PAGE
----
Synopsis: In theory, actively engaging your front line employees in improving the way work is done makes perfect sense. It allows front line workers to learn by doing. It builds capability. It gets the work done. It builds emotional commitment to changes. Yet in practice, leaders seldom choose to actively engage the front line when redesigning work. Why? Leaders usually hold engagement and speed in an opposing paradigm of either/or: either they can actively engage workers or move fast. It can’t be both. It’s a trade-off. But this is not necessarily true.
Examples: A major U.S. tire manufacturer felt engaging lots of workers in a process redesign would slow things down, water down the design, and that they would lose control, but then they had higher than planned complexity, cost, and risk…and took longer to achieve desired results. A hospital involved key players from various departments, including office personnel and a surgeon, in a look at ways to avoid unnecessary downtime in the main operating rooms, and after a few days of work emerged emotionally committed to get the needed work underway. Cerveceria Nacional Dominicana engaged almost 200 people in redesigning their “sell and deliver products” and “procurement” processes.
Question: Have you seen organizations that have made changes fast AND engaged large numbers of workers in the change?
In an interview for “5 Minutes to Process Improvement Success™” where “leading experts share valuable take-away strategies for achieving process improvement results” I shared some ideas about process improvement success factors.
Some key excerpts:
Bill: Brad, what is your best process improvement strategy or tactic that has worked well for you or your clients?
Brad: I think it’s addressing process improvement as a cultural change program, and as something that is a multi-year process, not as a quick results/quick fix kind of thing. … Simultaneously try to get short-term results by doing improvement projects, but combine them with a set of activities to achieve cultural change such as sending signals, creating a vision, changing incentives, changing organization, or changing governance. There are certain behaviors that you are trying to institutionalize at the same time that you’re doing tactical operational improvement activities that are driving short-term results. … Creating incentives for the right behaviors that will support process improvement at the same time that you’re doing process improvement activities would be my one piece of advice.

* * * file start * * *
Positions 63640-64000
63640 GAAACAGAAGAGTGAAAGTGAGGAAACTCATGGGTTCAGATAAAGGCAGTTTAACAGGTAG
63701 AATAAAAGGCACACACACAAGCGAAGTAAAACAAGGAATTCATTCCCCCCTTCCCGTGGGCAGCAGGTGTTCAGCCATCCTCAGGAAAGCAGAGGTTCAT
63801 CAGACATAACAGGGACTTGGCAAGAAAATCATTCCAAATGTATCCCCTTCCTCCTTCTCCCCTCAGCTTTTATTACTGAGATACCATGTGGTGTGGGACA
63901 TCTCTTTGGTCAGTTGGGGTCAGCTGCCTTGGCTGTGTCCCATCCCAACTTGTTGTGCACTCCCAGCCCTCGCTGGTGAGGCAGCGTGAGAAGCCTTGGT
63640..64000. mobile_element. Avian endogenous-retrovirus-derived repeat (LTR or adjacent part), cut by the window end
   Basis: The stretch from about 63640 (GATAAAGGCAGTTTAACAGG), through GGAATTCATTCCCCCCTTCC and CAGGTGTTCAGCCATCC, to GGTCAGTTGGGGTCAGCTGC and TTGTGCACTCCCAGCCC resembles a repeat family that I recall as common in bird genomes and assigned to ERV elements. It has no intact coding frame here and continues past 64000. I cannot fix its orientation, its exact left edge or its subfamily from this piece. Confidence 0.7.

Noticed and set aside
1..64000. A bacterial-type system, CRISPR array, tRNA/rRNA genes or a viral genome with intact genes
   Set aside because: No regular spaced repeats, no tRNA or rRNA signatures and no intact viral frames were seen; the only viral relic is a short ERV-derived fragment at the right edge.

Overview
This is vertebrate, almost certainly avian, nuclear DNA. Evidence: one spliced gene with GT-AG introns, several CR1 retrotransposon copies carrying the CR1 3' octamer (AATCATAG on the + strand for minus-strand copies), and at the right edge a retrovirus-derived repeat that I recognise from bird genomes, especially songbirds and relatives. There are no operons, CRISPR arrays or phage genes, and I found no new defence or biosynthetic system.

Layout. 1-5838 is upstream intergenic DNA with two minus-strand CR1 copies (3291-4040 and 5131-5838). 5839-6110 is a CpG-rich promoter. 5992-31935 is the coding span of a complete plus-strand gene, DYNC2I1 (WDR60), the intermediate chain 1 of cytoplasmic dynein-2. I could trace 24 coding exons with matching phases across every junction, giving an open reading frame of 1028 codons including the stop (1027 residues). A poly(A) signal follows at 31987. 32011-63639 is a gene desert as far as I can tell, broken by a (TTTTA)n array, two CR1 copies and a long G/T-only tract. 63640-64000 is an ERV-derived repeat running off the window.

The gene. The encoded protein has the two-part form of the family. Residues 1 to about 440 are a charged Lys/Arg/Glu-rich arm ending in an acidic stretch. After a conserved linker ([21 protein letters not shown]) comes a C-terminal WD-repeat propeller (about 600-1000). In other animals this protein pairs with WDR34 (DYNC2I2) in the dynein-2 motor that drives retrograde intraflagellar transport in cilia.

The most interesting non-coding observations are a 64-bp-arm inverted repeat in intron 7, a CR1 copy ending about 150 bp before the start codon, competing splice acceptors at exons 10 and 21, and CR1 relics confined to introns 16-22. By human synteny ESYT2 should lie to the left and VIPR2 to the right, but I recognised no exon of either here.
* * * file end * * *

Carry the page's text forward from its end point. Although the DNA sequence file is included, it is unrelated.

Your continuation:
Synopsis: The question for top management is no longer whether your organization’s processes need to be improved, but rather which ones, how much, and when. I see three big opportunities in the coming decade: (1) work across organizational and global boundaries, (2) knowledge work redesign, and (3) speed.
Examples: Nine healthcare organizations redesign hip and knee replacements. Ford redesigns global product development. P&G tracks customer sentiments. ThinkFinance uses “daily huddles”. ThedaCare throws out annual budgets. ING and Nationwide use “agile scrum” methods.
Questions: Where are today’s biggest opportunities for improving work? How should organizations take advantage of them?
Synopsis: Operational improvement has improved, driven by three forces: (1) Greater awareness and experience in improvement approaches, (2) Greater information availability, and (3) The growth of social technology for sharing and learning.
Examples: Eight healthcare companies share information about patients who are having hip and knee replacements. Avery Dennison and Ecolab install collaborative platforms for sharing learning about work improvement. The Lean Enterprise Institute and Healthcare Value Network provide extensive practical advice, tools, and techniques on their websites and hold webinars where improvement ideas and stories are shared without travel. Kaiser Permanente shares current processes using “video ethnography”.
Questions: Have you been frustrated with past process improvement efforts? Have you seen improvements in improvement?